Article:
7:01 PM EST, December 18, 2012
In the midst of all the heartache, it's appropriate to praise public officials who rose to the grim occasion and have been of special comfort to the people of Newtown in their sorrow.
Public servants such as Newtown First Selectwoman E. Patricia Llodra, President Barack Obama and Gov. Dannel P. Malloy. They comforted a stricken community that was slowly coming to terms with the incalculable loss of 20 children and the six brave women who died trying to save them in the Sandy Hook Elementary School massacre last week.
As well, these public servants and others conveyed to the rest of the world the extraordinary pain felt by Connecticut in particularly touching and effective ways.
The popular Ms. Llodra spoke eloquently for her wounded community when she told the world that Newtown is "a strong and caring place. We will put our arms around those families and around each other. We will find a way tohealso that all our residents, young and old, will again find peace."
Mr. Obama was particularly effective in letting Newtown know it was not alone. The president wept for the nation, and in talking to the victims' families at length Sunday night, put the nation's arms around their shoulders.
Mr. Malloy was magnificent in his compassion. This is a public official one might think better suited to leading a response to a hurricane or bargaining hard on a budget or union contract. But in Newtown he took on the hardest task any human being can — telling waiting parents that their children would not be cominghome— and then tried to lift spirits with two poetic and inspirational addresses.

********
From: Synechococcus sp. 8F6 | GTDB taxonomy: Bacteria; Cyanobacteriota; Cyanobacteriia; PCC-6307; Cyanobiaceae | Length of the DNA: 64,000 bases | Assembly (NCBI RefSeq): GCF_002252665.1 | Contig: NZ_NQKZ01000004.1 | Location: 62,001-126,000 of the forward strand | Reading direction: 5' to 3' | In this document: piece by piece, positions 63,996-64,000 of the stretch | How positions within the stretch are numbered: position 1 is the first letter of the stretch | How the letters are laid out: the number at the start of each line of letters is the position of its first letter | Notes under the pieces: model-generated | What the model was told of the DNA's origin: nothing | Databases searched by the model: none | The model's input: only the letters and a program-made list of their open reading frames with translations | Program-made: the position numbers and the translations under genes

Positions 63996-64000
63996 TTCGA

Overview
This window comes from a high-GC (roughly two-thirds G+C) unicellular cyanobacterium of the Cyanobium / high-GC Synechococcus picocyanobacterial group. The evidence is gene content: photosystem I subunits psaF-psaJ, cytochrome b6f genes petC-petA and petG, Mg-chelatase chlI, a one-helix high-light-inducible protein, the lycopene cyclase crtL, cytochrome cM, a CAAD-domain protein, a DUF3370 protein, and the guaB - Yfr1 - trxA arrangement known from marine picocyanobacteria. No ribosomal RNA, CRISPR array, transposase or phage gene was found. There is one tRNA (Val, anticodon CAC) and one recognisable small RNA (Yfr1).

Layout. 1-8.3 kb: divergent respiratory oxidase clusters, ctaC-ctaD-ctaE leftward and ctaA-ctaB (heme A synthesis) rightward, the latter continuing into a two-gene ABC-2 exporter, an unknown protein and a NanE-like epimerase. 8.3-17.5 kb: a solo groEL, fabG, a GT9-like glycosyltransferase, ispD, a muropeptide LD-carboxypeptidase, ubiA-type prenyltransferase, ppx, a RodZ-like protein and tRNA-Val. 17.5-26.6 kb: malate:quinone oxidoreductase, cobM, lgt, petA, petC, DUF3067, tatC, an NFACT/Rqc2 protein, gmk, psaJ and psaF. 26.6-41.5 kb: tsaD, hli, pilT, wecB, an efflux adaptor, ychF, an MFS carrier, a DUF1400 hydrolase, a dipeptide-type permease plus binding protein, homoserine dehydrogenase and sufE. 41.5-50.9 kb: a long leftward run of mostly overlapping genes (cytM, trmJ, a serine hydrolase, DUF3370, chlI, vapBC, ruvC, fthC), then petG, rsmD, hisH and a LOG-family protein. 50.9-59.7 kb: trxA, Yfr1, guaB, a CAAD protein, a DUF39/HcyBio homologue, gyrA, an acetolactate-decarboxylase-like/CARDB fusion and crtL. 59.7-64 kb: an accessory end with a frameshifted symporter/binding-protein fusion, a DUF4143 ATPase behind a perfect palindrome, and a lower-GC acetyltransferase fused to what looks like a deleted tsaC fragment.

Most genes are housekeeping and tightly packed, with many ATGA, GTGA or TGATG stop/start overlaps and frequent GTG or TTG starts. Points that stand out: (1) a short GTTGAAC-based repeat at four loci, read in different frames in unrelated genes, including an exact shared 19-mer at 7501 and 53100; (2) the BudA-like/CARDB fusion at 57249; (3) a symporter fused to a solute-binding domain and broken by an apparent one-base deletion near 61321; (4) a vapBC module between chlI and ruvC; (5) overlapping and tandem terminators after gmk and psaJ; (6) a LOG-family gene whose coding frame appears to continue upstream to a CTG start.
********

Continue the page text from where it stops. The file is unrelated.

The list is long of local and state officials who also did heroic work coming to the aid of, comforting and advocating for the survivors and the community — including the teachers, aides and other adults who endured the assault on the elementary school and the first responders to the shooting — or facing the cameras to tell the world what they knew about the horrific event.
State police spokesman Lt. Paul Vance deserves special mention. Because of the state's "one-source-of-information" philosophy, he in many ways has been Connecticut's face during the worldwide news media coverage of this terrible crime. He has come across as professional and competent, serving Connecticut well.
Public officials don't always meet our expectations. They did at Newtown.
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